Going down to the wire…

Perhaps the only thing more exciting than the general election is the battle for promotion out of the Vanarama conference. Like the election, this is going down to the wire. With two games left to go, there is just one point between the top two teams fighting it out for the only automatic promotion place, followed by a chasing pack either in, or just outside, the play off zone.

As it happens, the top five clubs are also an interesting guide to the sort of electoral competition we’ll see on 7 May.

We start with Barnet, currently top of the Conference, by just one point. Barnet’s ground is located in Harrow East, which is a Conservative seat. But it is a Conservative seat taken from Labour at the last election, and where the Conservative MP has a majority of 7%, and is the sort of seat Labour need to take back if they are to win the election. (Underhill stadium, where Barnet played from 1907 to 2013, is in the nearby constituency of Chipping Barnet, which is also a Conservative seat, but much more safe).

Currently second in the Conference is Bristol Rovers. The Memorial Ground is in Bristol West (albeit right on the border with Bristol North West). Bristol West is a Lib Dem-held seat, but as well as being a target for Labour (who held it until 2005) it is also one of the Greens’ key target seats. It therefore looks like being a very interesting three-way contest. Bristol North West, where I suspect more Bristol Rovers fans actually live, is a Conservative-held seat, but as with Harrow East, one that Labour lost in 2010 and which they are challenging to retake this time.

In third place, and only recently out of the race for the top spot, we have Grimsby. Just to confuse us Grimsby Town FC’s ground isn’t in the constituency of Great Grimsby – but is in Cleethorpes. Cleethorpes is yet another seat taken by the Conservatives in 2010, and which Labour are looking to win back.  Grimsby itself is even more interesting, because it’s one of the seats where Labour are facing a serious challenge from UKIP. A former safe Labour seat, the latest poll by Lord Ashcroft put UKIP just one point behind Labour.

Eastleigh FC, currently fourth in the conference, also isn’t in the most obvious constituency (Eastleigh), but is in Romsey and Southampton North.  This was a marginal seat at the last election, held by the Lib Dems between 2001 and 2010, but now looks like a fairly safe Conservative seat. Eastleigh itself (where, presumably, most Eastleigh fans actually live?) has been held by the Lib Dems since a by-election in 1994. They even held it at a by-election in 2013, despite their poll ratings falling nationally after going into government in 2010. The by-election in 2013 was caused by the resignation of Chris Huhne, en route to prison for perverting the course of justice.  The Lib Dems initially gained the seat in 1994 at another by-election, after the Conservative MP died as a result of euto-erotic asphyxiation. You can’t say that of many constituencies.

And in fifth place comes Forest Green Rovers, whose ground is in the constituency of Stroud. This is an ultra-marginal seat, with a Conservative majority of just 1299 votes, another seat lost by Labour in 2010 and which they are hoping to get back. The contest in Stroud is complicated by the fact that the previous Labour MP, David Drew, is fighting the seat again. Drew is a Vice-Chairman of Forest Green Rovers,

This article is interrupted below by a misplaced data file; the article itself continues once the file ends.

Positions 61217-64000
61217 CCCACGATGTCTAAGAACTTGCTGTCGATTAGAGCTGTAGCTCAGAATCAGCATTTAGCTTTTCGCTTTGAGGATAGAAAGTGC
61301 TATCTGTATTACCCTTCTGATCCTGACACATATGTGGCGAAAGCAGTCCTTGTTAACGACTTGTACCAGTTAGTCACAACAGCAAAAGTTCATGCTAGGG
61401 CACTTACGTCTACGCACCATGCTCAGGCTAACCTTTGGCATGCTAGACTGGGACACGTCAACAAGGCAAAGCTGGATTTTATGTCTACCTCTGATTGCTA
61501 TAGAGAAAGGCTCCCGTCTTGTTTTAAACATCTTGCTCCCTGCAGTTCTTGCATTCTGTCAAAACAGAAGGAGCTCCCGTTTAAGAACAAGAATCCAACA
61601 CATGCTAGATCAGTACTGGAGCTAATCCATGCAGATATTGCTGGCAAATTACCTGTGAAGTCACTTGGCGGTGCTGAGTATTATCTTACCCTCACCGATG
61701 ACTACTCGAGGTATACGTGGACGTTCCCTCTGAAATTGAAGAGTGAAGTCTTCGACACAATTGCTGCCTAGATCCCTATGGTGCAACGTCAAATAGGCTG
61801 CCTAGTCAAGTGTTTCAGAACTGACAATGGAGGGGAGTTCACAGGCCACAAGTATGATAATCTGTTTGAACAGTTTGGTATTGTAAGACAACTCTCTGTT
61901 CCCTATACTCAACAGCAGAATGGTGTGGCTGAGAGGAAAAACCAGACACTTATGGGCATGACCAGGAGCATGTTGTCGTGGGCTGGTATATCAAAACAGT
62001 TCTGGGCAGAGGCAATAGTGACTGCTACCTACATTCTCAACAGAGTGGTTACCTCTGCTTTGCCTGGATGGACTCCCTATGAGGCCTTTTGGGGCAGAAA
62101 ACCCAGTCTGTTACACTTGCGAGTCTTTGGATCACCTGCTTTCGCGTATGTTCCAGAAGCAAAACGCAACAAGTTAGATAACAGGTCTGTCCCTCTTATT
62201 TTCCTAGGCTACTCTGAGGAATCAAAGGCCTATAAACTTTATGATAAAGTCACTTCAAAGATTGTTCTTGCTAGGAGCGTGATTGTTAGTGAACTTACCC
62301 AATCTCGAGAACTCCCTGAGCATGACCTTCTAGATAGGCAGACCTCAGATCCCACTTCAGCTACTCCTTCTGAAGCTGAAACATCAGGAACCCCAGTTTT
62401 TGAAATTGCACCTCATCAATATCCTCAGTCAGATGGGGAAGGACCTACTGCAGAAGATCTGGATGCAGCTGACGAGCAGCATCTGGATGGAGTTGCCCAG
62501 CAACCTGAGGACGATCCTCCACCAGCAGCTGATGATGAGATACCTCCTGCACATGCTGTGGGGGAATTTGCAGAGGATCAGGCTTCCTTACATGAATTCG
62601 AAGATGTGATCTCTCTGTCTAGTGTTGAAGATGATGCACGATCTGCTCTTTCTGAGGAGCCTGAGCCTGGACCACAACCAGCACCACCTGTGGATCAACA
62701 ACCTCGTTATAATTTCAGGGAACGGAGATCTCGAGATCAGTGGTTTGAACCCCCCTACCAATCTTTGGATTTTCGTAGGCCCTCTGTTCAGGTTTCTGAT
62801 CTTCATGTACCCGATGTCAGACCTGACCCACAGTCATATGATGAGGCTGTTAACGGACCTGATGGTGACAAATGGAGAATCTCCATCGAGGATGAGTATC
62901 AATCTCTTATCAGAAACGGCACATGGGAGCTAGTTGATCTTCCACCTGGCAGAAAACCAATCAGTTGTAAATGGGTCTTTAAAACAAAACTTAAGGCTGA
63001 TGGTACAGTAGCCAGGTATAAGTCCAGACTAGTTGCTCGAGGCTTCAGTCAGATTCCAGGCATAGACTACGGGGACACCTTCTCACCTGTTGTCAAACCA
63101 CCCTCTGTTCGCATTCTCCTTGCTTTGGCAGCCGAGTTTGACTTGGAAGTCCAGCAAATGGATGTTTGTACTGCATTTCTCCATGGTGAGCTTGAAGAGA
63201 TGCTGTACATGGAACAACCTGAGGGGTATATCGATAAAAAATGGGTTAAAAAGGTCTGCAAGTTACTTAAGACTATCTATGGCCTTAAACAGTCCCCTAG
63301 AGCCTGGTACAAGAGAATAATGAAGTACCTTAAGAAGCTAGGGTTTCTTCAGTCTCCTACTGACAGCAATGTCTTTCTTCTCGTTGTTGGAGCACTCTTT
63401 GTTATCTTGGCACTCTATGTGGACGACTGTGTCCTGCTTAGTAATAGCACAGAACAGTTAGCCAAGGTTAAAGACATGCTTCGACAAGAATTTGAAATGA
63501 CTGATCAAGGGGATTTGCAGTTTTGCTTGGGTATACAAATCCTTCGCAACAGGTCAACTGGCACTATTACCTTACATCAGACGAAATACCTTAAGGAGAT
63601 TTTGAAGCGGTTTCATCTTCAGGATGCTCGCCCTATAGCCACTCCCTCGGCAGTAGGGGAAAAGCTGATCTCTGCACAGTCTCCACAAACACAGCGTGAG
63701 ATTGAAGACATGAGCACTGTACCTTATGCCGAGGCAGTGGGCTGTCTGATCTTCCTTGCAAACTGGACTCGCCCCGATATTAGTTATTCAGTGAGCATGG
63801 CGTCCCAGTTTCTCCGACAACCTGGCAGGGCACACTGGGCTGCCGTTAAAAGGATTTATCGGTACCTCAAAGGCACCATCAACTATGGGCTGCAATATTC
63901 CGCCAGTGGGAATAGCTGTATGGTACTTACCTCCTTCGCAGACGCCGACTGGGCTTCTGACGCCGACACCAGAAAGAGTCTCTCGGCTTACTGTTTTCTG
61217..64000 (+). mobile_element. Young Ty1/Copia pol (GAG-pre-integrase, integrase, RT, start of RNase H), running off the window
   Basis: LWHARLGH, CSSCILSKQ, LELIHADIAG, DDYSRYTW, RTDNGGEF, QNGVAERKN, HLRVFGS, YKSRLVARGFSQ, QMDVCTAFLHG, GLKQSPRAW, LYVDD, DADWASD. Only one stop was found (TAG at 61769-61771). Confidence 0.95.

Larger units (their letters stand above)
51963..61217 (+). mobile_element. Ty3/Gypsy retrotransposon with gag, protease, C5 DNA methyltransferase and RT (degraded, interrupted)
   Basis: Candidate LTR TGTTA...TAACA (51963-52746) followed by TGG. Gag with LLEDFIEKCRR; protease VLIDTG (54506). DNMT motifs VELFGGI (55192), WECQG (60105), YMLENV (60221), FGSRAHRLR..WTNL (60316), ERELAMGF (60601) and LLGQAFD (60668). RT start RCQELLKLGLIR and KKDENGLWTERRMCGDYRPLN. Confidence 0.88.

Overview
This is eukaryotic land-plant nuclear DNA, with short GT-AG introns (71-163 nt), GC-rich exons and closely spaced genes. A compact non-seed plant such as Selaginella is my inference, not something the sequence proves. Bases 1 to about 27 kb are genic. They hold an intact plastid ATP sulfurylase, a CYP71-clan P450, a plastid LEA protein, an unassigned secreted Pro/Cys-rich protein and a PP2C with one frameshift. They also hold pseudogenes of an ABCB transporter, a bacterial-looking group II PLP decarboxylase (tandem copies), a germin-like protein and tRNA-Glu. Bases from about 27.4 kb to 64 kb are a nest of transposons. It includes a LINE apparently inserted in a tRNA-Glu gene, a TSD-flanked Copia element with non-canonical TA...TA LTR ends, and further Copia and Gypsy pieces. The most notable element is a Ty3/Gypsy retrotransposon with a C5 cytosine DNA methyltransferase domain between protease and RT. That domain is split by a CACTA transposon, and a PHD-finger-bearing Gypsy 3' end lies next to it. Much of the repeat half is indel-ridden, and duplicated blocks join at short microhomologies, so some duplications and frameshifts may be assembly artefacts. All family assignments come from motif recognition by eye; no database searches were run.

Given that more than half of constituencies in Britain are basically safe, and are not going to change hands, this is a much more interesting bunch than a representative sample. Apart from Chipping Barnet (where the odds on the Conservatives winning are 1/200) not one can be considered really safe. The safest of the others is Romsey and Southampton North, but even that changed hands at the last election. Of the others, we have several Con-Lab close fights, of the sort that will determine the election, a three-way marginal involving the Greens, and a seat where UKIP are serious contenders.

And just outside of the top five, we have Macclesfield, still in with a chance of making it into the play offs. This is a safe Tory seat, with the incumbent having a majority of almost 12000 votes. Even safe Macclesfield is interesting, though, as it was a seat where in 2010, the Lib Dems came second, but which has probably now reverted to being a Labour-Conservative fight. There will be a lot of seats like Macclesfield in May.

This isn’t quite every type of contest going – the lack of Scottish or Welsh seats is an obvious omission, as is the lack of a safe Labour seat – but it’s not far off.

For those who like gambling and politics and football and gambling (who doesn’t), there are some options here. If you’re a Labour-supporting Barnet fan, you can get combined odds of 2.6 on Labour to win Harrow East and Barnet to win the Conference. A Conservative-supporting Barnet fan can get odds of 3.0 for both of their ships to come in.

The combined odds are even better for Bristol Rovers fans. The Lib Dems to win Bristol West and Bristol Rovers to top the Conference gives you odds of 4.8. Labour to win Bristol West and Bristol Rovers to win the conference gives you 7.5. If you’re a Green-voting Bristol Rovers fan, there are odds of 10.0 for both to come in for you in Bristol West.  If you’re a UKIP-voting Barnet fan there are odds of 76.5 for you in Harrow East – although in this case I’d probably advise you to save your money.

Philip Cowley